Iran and its militia proxies have effectively hollowed out the Iraqi state by becoming the key battlefield force in the existential struggle against the Islamic State. The Iraqi government’s incompetence in dealing with the Islamic State threat was on full display when it lost huge swaths of territory, areas won back largely due to ground fighting done by the Popular Mobilization Forces with overt Iranian support. That saga left the Iraqi government struggling to muster any legitimacy with the Iraqi people, whose sentiments could not be more clear. The ongoing street protests reflect a deep disillusionment with the entire that political system Iraqi — and American — officials are trying to maintain.
Recent polling by the World Values Survey shows a distinct darkening of views by Iraqis toward the political system over the past three years. Confidence in the government, never high, is cratering, with more than half of Iraqis saying that they have no confidence in the government whatsoever. A full 84 percent of Iraqis say they lack confidence in parliament. Nearly 80 percent of Iraqis do not trust elections. And in a very telling sign, support for having a strong leader unaccountable through elections or parliament has risen to 66 percent. These are just a few of the indicators from the survey that reflect the nature of the Iraqi views voiced so forcefully by the demonstrators in the streets. Put simply, most Iraqis feel that their government is beyond redemption, lost to corruption and incompetence and beholden to Washington and Tehran.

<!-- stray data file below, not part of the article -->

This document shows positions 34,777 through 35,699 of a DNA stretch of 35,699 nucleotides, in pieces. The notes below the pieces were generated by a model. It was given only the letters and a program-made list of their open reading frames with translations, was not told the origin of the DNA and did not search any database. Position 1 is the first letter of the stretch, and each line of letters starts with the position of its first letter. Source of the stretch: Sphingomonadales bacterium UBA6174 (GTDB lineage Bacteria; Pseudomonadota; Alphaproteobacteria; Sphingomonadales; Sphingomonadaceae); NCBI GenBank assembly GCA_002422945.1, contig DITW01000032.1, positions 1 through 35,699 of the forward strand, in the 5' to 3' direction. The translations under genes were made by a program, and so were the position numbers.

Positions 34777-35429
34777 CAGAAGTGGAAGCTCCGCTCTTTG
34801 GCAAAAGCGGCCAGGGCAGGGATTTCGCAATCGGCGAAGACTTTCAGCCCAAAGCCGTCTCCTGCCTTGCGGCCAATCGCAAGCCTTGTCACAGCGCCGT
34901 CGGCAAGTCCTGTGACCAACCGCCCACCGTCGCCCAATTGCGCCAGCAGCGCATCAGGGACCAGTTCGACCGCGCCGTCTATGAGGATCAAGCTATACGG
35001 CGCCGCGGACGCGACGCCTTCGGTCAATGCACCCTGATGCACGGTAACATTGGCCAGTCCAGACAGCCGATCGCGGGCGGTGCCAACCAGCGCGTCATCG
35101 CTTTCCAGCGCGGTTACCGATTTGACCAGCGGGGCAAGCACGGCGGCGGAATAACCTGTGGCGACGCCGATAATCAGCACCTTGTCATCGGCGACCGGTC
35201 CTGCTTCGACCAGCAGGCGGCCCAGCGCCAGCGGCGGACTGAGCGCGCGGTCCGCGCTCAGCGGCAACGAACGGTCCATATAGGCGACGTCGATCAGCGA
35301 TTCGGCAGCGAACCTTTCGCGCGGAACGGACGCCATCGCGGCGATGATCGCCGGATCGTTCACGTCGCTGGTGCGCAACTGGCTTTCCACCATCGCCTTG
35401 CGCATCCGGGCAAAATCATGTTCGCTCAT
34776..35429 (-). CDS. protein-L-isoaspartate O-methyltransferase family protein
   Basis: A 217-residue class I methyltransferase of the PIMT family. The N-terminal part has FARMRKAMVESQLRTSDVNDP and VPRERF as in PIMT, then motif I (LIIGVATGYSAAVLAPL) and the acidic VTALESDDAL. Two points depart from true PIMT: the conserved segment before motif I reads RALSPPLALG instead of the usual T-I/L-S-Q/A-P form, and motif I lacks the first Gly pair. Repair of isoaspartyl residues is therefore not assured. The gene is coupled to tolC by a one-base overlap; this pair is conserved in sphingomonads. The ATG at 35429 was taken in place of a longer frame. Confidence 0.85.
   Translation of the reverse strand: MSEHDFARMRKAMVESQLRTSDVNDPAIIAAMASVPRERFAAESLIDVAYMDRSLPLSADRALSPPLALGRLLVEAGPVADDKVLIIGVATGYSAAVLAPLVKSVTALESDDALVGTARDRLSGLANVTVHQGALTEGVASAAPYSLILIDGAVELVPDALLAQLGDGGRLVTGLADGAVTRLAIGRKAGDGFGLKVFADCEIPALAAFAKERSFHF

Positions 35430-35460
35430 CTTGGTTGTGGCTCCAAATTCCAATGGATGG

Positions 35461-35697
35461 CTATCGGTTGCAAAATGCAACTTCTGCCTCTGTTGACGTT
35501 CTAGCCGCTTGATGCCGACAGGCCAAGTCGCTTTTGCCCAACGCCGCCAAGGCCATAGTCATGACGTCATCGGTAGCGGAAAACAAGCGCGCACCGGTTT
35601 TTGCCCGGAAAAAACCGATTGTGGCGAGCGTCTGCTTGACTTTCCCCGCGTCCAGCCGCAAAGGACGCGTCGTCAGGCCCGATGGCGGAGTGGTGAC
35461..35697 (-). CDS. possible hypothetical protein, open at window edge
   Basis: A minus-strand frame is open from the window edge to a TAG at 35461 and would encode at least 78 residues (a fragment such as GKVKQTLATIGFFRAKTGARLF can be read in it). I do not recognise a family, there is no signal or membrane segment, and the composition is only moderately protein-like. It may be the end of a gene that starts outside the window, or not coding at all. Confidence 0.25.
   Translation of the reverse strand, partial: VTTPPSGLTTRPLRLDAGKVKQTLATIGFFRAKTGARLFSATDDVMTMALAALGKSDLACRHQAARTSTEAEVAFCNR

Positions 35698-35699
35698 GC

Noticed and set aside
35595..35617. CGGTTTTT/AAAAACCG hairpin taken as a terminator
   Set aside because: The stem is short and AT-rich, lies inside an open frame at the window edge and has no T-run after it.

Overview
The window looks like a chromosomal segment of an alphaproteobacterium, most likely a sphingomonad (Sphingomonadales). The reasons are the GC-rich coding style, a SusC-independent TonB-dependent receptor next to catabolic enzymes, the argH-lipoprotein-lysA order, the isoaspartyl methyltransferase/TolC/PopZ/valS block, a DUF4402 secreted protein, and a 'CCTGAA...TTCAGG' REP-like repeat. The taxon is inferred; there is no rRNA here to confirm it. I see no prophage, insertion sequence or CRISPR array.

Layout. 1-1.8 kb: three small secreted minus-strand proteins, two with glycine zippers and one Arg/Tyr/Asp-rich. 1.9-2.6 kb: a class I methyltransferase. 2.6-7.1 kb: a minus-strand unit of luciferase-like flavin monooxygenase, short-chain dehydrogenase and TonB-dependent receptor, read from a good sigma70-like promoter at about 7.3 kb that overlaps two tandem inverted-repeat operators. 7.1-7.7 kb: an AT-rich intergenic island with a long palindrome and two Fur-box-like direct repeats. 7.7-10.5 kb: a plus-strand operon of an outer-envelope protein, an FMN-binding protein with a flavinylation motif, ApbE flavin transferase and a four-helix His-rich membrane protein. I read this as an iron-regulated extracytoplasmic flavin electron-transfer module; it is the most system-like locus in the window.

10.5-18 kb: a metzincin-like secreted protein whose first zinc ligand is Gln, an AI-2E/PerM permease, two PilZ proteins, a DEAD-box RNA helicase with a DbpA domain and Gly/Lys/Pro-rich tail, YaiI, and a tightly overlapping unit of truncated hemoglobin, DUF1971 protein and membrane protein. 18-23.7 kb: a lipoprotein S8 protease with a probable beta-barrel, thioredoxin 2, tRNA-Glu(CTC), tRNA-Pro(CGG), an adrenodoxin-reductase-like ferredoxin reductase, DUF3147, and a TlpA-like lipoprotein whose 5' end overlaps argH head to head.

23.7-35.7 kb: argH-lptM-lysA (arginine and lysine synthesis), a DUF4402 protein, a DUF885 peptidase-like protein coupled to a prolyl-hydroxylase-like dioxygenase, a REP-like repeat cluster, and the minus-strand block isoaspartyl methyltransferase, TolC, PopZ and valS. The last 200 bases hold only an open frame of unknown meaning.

The sad truth is that no civilian government, Kadhimi’s or any other that could be cobbled together, will have significant legitimacy or capacity to withstand political challenges from the power centers dominated by clerics, militias and Iranian operatives. And no amount of American intervention will change that.
Of course, Kadhimi’s government might survive, beating the increasingly bleak odds it faces. We should all hope so. Ideally a civilian government can continue on, working to ease tensions with the hostile militias and even find ways to integrate them into a governance coalition formally. In this way a civilian government could curb its political threats and restore some of its legitimacy. That is really the best prospect for civilian rule of Iraq at this point — power sharing with Shiite militias under the sway of Iran. That idea sickens many in Washington, but frankly anyone in the Beltway thinking they have the power to create a better outcome in terms of aligning Baghdad more closely with the United States is borderline delusional. That line of thinking is nothing more than a repeating loop that continues costly and ultimately futile interventionism.
If the worst comes to pass, the U.S. response will hinge on the timing and the outcome of the upcoming presidential elections. No one in the Trump administration is likely to apply thoughtful decision-making at high levels if such a crisis unfolds between now and January. The machinery of U.S. interventionism in the Middle East will effectively run itself, following a familiar routine of airstrikes, troop deployments and the like as Washington reflexively reaches to save the failing system it worked so assiduously to create.
If Kadhimi’s government collapses with Trump out of office, a Biden administration would have much better capacity for difficult deliberations on a U.S. response. But it would take an extraordinary act of political will on the part of the president and his national security team to withstand pressures for intervention in such a scenario. That is not impossible. President Obama managed to hold back U.S. impulses for intervention in Syria for years despite enormous pressure to become involved. But nothing short of that kind of commitment to non-intervention in Iraq will prevent the United States from yet another round of fruitless warring in the heart of the Middle East.